More than 90 employees at a slaughterhouse in north-west Germany have tested positive for coronavirus, the latest example in this sector that Berlin is preparing to regulate more strictly.

This new focus of infection concerns 92 employees of a cutting plant meat in Dissen, in the state of Lower Saxony, was learned on Monday May 18 from local authorities. The production was suspended and the people involved were quarantined, as well as all those who have been in contact with them, they add.

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The tests were carried out after the high infection rates in the meat industry observed throughout Germany.

In early May, 183 people tested positive for the new coronavirus in Coesfeld, in North Rhine-Westphalia, in the west of the country. In April, 300 workers, including 200 Romanian nationals, from a slaughterhouse in the Rhineland-Palatinate region in the west were infected.

Poor working conditions

The poor working conditions in these establishments are pointed out, as well as the massive recourse to foreign subcontracting companies for the hiring of the employees, allowing disempower the sector, according to the German food union NGG.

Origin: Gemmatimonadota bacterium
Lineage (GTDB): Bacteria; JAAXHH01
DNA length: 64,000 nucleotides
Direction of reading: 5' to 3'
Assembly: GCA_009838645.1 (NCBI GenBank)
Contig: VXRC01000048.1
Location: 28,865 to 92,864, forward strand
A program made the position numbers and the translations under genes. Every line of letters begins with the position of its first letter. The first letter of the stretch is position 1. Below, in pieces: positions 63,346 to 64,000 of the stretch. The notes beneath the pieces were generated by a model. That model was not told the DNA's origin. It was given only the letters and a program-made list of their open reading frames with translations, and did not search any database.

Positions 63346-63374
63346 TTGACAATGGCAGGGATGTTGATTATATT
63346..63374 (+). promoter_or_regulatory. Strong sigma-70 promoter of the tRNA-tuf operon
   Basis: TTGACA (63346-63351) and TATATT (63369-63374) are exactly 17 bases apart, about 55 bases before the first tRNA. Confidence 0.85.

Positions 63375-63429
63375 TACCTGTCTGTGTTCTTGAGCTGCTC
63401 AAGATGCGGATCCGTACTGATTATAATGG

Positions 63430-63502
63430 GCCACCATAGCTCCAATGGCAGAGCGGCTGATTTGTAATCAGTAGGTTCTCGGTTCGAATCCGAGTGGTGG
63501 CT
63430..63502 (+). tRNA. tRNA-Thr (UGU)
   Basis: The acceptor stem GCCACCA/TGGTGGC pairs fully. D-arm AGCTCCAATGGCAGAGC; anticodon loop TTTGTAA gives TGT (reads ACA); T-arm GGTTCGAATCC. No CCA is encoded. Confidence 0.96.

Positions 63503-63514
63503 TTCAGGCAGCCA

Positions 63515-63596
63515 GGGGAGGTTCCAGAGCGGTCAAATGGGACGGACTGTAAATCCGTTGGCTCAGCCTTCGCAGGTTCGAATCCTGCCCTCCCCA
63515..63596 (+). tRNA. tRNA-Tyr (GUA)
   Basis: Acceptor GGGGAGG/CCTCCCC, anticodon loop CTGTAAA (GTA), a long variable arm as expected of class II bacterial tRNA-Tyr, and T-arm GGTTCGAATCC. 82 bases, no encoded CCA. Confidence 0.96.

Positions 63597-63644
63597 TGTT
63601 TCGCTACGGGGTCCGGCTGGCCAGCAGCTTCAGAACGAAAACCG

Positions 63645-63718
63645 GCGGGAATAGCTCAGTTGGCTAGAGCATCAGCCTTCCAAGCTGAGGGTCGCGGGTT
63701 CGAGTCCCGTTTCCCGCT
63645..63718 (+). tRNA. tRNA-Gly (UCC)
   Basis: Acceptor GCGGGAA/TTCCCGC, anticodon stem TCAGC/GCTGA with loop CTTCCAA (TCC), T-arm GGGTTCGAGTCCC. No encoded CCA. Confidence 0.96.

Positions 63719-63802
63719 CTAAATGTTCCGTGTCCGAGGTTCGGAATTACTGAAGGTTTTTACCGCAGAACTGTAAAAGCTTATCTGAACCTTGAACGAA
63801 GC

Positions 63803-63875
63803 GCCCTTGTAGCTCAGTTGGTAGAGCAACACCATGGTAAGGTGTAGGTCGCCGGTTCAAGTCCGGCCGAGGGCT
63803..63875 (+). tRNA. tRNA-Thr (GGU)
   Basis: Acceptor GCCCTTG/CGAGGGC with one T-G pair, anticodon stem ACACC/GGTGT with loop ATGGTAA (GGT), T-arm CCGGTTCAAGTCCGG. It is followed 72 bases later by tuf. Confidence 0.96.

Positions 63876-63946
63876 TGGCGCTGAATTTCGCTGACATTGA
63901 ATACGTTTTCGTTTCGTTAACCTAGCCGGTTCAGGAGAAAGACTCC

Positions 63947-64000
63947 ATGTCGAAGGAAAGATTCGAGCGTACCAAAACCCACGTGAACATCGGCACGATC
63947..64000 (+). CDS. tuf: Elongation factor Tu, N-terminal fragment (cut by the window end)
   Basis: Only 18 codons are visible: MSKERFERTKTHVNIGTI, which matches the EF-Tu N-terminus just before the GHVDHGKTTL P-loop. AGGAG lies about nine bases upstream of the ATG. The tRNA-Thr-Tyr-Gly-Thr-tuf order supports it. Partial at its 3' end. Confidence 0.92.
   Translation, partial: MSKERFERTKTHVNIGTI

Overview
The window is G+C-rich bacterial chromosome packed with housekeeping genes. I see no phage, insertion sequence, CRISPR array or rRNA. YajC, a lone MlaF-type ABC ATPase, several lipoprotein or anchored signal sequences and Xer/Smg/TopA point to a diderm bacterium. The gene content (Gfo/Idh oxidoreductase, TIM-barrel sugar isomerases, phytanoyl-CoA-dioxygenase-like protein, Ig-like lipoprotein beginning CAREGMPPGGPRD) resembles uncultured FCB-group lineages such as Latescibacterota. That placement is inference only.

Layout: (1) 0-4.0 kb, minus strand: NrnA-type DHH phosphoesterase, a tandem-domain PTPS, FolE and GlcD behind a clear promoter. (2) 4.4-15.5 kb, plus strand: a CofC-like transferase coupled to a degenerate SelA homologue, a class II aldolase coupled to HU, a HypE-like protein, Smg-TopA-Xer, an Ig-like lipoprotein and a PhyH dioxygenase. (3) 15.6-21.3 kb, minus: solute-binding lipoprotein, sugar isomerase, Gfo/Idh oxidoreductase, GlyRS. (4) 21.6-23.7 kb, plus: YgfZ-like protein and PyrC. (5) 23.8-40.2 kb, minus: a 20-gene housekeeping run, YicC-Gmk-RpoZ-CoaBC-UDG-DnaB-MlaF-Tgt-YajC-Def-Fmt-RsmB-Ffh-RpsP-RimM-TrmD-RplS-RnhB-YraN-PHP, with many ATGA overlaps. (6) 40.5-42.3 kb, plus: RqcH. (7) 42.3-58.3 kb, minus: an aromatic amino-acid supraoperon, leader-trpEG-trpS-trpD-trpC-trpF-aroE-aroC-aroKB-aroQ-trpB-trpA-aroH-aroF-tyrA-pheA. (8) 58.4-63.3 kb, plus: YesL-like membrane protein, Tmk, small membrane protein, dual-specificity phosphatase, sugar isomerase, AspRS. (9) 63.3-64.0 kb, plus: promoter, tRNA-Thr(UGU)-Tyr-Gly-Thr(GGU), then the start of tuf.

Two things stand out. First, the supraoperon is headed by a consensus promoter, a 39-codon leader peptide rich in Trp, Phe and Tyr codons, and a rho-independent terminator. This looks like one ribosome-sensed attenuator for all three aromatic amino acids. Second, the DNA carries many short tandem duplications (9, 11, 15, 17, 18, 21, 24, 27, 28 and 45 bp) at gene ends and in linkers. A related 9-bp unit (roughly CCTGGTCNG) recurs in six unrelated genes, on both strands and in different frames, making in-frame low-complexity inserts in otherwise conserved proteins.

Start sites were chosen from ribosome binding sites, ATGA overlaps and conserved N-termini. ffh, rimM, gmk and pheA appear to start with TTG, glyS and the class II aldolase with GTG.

These slaughterhouses employ many workers from Eastern Europe, living and working in questionable hygienic conditions.

The Minister of Labor, Hubertus Heil, is to present measures to the Council of Ministers on Monday to better regulate working conditions there.

He plans to ban subcontracts, according to the German press.

Beyond Germany, there is growing concern about cases of contamination in slaughterhouses.

In France, more than one hundred people also tested positive Sunday at Covid-19 in two clusters in two slaughterhouses, one near Orleans and the other near Saint-Brieuc.

In the United States, slaughterhouse closings have escalated in recent weeks after numerous cases of contamination. On Wednesday, a fourth controller responsible for enforcing health rules in American slaughterhouses, died after contracting the disease.


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